Defences of Israel Folau’s homophobia boil down to claims that the action taken against him violates his privacy or suppresses his faith.
Posts to hundreds of thousands of followers on social media are hardly private, and Rugby Australia has not frustrated Folau’s attending church or engaging in religious practice. So much for those.
Of course, pundits forward these excuses with a mind to making a melodrama of the pious besieged by an authoritarian brand of social justice. Bad faith abounds. From here discussion slips to their real argument: that religious belief insulates homophobes and transphobes from repercussions.
This notion is the logic of ‘personal opinion’ electro-charged by the systematic legitimisation of queerphobia during the postal survey. It shields chauvinism from critique, justifying expressions of hate by cloaking them in spurious claims to human freedoms.
The Sydney Morning Herald capitalised on this thinking with a potboiler calling for a ‘diversity of opinion’ on queer rights and admonishing so-called ‘bully tactics’. High profile transphobes like Germaine Greer and Barry Humphries feature as victims of ‘queer fascism’.
The vulgar equation of queer advocacy to fascism aside, this position is riddled with holes. No reasonable person would argue for a diversity of opinion on racial or gender equality. Further, calling queers bullies for demanding respect is confused—like pointing at someone blocking a coup de grâce and saying that they are the pugilist.
Queers bear the brunt of homophobia while being told that we cannot hold the perpetrators to account. Whether it is campaigning against our equality or promoting jaundiced ideas, the political action of homophobes and transphobes negatively impacts our lives.
The obvious question, then, is why should it not have consequences for theirs?
The centre of the aisle loftily opines that it is immoderate to de-platform queerphobes or relieve them of employment and awards. Queerphobia is an abstraction for heterosexuals, a topic worthy of debate or a tool for political point scoring. For queers it is existential and threatening.
The meanings attached to actions and speech aﬀect our social standing and the opportunities available to us. In this sense, queerphobia is not an individual opinion but a political system. It organises institutions and social practices, and distributes power unequally.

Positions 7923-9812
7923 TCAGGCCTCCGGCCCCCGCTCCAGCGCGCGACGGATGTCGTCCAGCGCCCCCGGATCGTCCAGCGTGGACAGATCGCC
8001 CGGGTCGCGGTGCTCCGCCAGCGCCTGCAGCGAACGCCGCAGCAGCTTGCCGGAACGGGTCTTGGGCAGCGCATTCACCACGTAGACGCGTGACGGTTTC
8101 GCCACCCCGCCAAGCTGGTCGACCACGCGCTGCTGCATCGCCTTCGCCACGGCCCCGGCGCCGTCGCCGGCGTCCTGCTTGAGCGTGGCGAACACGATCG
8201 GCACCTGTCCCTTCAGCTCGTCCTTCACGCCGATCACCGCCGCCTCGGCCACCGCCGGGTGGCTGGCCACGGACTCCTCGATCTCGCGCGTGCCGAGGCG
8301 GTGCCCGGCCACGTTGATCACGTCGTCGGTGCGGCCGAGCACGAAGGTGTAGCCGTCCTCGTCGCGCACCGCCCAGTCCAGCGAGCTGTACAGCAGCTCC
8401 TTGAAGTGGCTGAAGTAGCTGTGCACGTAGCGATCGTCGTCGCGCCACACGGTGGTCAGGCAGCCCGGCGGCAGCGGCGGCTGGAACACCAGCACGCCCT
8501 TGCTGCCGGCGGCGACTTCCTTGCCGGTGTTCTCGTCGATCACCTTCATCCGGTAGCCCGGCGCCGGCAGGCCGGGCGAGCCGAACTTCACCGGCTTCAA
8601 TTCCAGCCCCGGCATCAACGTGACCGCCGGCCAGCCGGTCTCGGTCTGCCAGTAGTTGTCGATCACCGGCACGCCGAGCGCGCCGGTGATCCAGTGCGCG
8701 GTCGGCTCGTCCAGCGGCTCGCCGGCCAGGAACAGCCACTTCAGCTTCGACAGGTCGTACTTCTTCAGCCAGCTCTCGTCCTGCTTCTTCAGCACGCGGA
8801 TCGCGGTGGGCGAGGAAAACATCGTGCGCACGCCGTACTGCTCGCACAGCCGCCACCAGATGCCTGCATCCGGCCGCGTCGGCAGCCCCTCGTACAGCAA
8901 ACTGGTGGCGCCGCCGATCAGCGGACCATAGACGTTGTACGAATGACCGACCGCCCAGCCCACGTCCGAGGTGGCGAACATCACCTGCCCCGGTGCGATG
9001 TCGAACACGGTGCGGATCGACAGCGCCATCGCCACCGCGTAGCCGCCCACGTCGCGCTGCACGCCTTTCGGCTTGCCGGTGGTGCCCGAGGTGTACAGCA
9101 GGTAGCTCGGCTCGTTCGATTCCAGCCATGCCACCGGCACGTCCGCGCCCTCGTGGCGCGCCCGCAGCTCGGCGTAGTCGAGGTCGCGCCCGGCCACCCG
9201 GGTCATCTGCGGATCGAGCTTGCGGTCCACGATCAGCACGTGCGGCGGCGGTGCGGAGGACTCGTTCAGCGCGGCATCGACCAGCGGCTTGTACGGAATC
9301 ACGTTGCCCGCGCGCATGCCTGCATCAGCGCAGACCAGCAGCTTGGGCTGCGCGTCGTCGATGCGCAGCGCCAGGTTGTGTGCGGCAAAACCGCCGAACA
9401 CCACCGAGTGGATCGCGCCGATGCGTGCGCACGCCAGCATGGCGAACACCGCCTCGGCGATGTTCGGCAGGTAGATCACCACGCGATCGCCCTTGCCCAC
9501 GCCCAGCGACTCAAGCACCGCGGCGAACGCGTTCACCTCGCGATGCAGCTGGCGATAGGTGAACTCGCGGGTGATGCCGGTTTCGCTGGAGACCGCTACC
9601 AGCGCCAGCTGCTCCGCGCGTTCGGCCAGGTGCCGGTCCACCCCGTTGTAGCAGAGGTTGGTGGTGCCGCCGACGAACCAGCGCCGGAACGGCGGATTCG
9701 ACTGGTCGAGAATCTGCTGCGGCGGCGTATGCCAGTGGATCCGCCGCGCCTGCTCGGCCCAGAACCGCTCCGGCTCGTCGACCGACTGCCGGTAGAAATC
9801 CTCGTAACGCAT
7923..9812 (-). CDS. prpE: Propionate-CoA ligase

Approaching queerphobia as a power structure emphasises the way that it is inegalitarian and inherently violent. Young queers on the receiving end of homophobic abuse like Folau’s, are twice as likely to self-harm. Those who survive homophobic violence are more than four times more likely to try to kill themselves.
Scandalous rates of mental illness, self-harm, suicide, harassment and violence are not an accident but the obvious consequence of a society which is willing to accept and protect queerphobia. The presumption that these beliefs are an individual or theological concern is an ideological distraction from the reality of systemic domination.
Apologists base the notion that faith justifies homophobic activity on the errant assumption that queerphobia is reasonable and inseparable from worship. Moreover, white supremacists and misogynists hold ardent beliefs which they may claim are grounded in doctrine, but we rightly reject all such bigotry. Religion is no trump card for critique.
When challenged, queerphobes perform pantomimes about censorship and oppression. So it is that we hear about the freedom of speech but never the responsibilities that come with it. To draw a parallel, we might say that we are ‘free’ to defame someone in that no-one can stop us but we are, naturally, liable for the results.
Though, the singling out of a person of colour in a country which recently subjected minority rights to a popular vote is somewhat suspect. Politicians have made careers off queerphobia and (to use a sporting example) Margaret Court’s name still adorns an arena despite years of homophobic antagonism.
Selective outrage does not let Folau off the hook, however. Saying that queers are deserving of Hell is to argue for their moral, social and spiritual inferiority. This also highlights the ludicrous rules of civility: calling politicians names is ‘obscene’, ‘nasty’ and ‘indecent’ but calling queers sinners, deviants, and paedophiles? That’s just personal opinion.
At its heart, the issue is not privacy, religion or speech but a system of political domination which licences violence. Any discussion which fails to acknowledge the deliberate cruelty of anti-queer politics is, viewed charitably, misinformed.
It is by no means a neutral act to champion the expression of intolerance over the dignity of other human beings. There is abundant sympathy for the battered careers and reputations of queerphobes but where are the column inches for the targets of their disgust? Too late for some and overdue for many.
Joshua Badge is a writer, philosopher and queer activist. he tweets at @joshuabadge